The assessment of learning outcomes of computer modeling in secondary science education

S.P. van Borkulo

Abstract

The computer modeling of dynamic systems is a topic that aligns well with the current trend in secondary science education to actively involve students in their knowledge construction, give room for inquiry, and offer realistic tasks. In this dissertation the specific learning outcomes that can be expected from computer modeling are investigated, as well as how they can be measured. The reasoning processes of modeling are explored and systematized as what is called the ‘ACE framework’ that describes modeling knowledge in three dimensions: 'type of reasoning', 'complexity', and 'domain-specificity'. The dimension of ‘types of reasoning’ includes applying (A), creating (C), and evaluating (E). The dimension of complexity distinguishes between reasoning with simple and complex situations. The dimension of domain-specificity describes the extent to which reasoning is dependent on the domain and distinguishes between domain-specific and domain-general. The framework was used to develop the 'ACE test' for the domain of the energy of the Earth. In three studies the ACE test is validated and used to compare different modes of instruction: modeling-based, simulation-based and an expository mode of instruction. A general pattern that arose from the comparative studies is the difference in performance between the groups with respect to simple and complex items and processes. Overall, the students in the modeling-based mode of instruction performed better on the complex items. The modeling processes are progressively more demanding with regard to the types of reasoning involved, from the straightforward reproducing of conceptual knowledge to the higher-order processes of applying, creating, and evaluating. The findings indicate a benefit for the learners in the expository and simulation-based instruction on the simplest process of reproducing conceptual knowledge. The modelers benefited progressively more than the learners in the simulation-based instruction on the complex items and the more demanding processes of applying and creating. However, no differences were found for the process of evaluating between learners in the modeling and the simulation-based mode of instruction.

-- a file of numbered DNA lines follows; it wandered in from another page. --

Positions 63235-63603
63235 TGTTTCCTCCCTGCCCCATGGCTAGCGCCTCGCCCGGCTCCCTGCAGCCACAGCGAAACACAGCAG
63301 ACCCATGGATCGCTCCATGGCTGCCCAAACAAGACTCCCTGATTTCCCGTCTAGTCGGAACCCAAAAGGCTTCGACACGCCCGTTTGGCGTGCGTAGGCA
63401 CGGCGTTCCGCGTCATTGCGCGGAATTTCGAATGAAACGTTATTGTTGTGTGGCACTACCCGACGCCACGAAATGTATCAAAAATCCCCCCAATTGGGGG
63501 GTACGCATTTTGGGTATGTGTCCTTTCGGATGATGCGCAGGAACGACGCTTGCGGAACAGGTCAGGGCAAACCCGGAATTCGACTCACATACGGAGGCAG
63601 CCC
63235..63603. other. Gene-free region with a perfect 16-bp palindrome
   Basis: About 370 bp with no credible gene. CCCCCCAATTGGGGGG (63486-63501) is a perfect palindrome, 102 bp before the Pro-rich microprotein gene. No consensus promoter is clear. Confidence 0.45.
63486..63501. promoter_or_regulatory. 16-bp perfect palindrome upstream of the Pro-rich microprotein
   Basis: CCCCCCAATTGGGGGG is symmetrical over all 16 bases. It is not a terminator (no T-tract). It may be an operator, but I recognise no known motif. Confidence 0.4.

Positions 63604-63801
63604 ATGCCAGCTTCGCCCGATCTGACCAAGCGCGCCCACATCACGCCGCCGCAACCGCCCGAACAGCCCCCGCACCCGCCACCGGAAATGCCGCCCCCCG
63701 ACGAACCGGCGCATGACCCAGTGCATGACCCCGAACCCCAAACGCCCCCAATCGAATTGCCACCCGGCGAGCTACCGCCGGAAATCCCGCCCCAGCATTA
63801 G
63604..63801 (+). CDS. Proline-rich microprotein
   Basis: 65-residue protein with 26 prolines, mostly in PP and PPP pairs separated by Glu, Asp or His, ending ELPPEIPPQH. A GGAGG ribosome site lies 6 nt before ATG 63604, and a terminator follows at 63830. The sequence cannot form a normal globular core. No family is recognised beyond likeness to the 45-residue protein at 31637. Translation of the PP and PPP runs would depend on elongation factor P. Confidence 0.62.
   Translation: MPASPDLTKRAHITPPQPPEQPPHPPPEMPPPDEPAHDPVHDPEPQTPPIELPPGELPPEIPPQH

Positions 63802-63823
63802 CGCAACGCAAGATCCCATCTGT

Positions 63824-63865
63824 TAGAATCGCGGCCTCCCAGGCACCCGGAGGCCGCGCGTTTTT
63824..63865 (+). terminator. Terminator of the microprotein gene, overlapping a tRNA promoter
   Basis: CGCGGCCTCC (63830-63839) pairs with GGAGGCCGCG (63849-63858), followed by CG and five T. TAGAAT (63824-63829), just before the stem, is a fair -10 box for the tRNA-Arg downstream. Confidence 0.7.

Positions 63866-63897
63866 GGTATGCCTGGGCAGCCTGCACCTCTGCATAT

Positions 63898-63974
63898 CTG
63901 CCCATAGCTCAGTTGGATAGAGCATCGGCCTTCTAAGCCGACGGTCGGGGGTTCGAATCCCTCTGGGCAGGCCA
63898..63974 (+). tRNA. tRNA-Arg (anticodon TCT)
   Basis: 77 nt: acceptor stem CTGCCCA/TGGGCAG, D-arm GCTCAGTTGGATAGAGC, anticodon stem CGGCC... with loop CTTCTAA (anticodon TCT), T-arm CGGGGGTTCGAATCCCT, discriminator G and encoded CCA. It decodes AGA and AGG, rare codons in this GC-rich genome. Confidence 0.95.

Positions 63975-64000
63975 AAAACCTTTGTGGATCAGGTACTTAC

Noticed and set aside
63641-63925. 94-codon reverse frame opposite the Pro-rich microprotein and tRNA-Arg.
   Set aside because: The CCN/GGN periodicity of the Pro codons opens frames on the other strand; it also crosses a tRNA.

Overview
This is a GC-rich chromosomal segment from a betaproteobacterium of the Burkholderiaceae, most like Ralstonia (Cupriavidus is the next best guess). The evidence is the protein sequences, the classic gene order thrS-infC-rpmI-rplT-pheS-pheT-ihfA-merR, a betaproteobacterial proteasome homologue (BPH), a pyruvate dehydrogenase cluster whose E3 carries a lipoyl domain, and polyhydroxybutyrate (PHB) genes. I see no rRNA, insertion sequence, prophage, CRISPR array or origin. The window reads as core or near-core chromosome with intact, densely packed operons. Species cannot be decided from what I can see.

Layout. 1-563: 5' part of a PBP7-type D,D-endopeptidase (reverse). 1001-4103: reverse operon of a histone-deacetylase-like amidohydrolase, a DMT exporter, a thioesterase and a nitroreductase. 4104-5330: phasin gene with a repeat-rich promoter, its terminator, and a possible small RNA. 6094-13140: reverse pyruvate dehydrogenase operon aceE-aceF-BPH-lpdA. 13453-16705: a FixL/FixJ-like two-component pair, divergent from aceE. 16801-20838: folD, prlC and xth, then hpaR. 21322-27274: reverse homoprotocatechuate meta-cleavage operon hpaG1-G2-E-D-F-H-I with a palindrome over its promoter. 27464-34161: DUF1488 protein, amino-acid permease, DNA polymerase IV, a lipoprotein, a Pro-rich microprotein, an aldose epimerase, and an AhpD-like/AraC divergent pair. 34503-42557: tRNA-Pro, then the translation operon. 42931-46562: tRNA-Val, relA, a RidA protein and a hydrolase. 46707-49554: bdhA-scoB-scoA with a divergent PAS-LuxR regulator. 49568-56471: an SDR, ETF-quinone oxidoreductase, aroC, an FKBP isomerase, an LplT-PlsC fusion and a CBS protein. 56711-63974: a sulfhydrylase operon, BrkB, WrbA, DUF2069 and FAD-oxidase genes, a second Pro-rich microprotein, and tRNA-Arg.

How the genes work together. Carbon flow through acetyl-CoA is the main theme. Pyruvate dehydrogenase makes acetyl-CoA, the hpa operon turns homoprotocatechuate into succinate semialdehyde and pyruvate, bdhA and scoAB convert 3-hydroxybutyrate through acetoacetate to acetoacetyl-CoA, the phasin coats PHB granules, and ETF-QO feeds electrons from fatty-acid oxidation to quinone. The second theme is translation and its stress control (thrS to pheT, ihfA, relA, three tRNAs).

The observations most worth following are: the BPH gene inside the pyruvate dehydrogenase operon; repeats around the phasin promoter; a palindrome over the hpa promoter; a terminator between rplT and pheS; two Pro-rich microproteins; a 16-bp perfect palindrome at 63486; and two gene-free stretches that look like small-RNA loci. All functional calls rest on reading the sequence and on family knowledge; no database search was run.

Original languageUndefined
Supervisors/Advisors
  • Supervisor
  • de Jong, Anthonius J.M., Supervisor
  • Savelsbergh, E.R., Supervisor
Place of PublicationEnschede
Print ISBNs9789090243948
StatePublished - 26 Jun 2009

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instruction
simulation
process
complexity
measurement method
computer
earning a doctorate
test
student
inquiry
energy
construction
situation
trend
world
science
learning
performance
education
system

Keywords

  • IR-61674

Cite this

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title = "The assessment of learning outcomes of computer modeling in secondary science education",
abstract = "The computer modeling of dynamic systems is a topic that aligns well with the current trend in secondary science education to actively involve students in their knowledge construction, give room for inquiry, and offer realistic tasks. In this dissertation the specific learning outcomes that can be expected from computer modeling are investigated, as well as how they can be measured. The reasoning processes of modeling are explored and systematized as what is called the ‘ACE framework’ that describes modeling knowledge in three dimensions: 'type of reasoning', 'complexity', and 'domain-specificity'. The dimension of ‘types of reasoning’ includes applying (A), creating (C), and evaluating (E). The dimension of complexity distinguishes between reasoning with simple and complex situations. The dimension of domain-specificity describes the extent to which reasoning is dependent on the domain and distinguishes between domain-specific and domain-general. The framework was used to develop the 'ACE test' for the domain of the energy of the Earth. In three studies the ACE test is validated and used to compare different modes of instruction: modeling-based, simulation-based and an expository mode of instruction. A general pattern that arose from the comparative studies is the difference in performance between the groups with respect to simple and complex items and processes. Overall, the students in the modeling-based mode of instruction performed better on the complex items. The modeling processes are progressively more demanding with regard to the types of reasoning involved, from the straightforward reproducing of conceptual knowledge to the higher-order processes of applying, creating, and evaluating. The findings indicate a benefit for the learners in the expository and simulation-based instruction on the simplest process of reproducing conceptual knowledge. The modelers benefited progressively more than the learners in the simulation-based instruction on the complex items and the more demanding processes of applying and creating. However, no differences were found for the process of evaluating between learners in the modeling and the simulation-based mode of instruction.",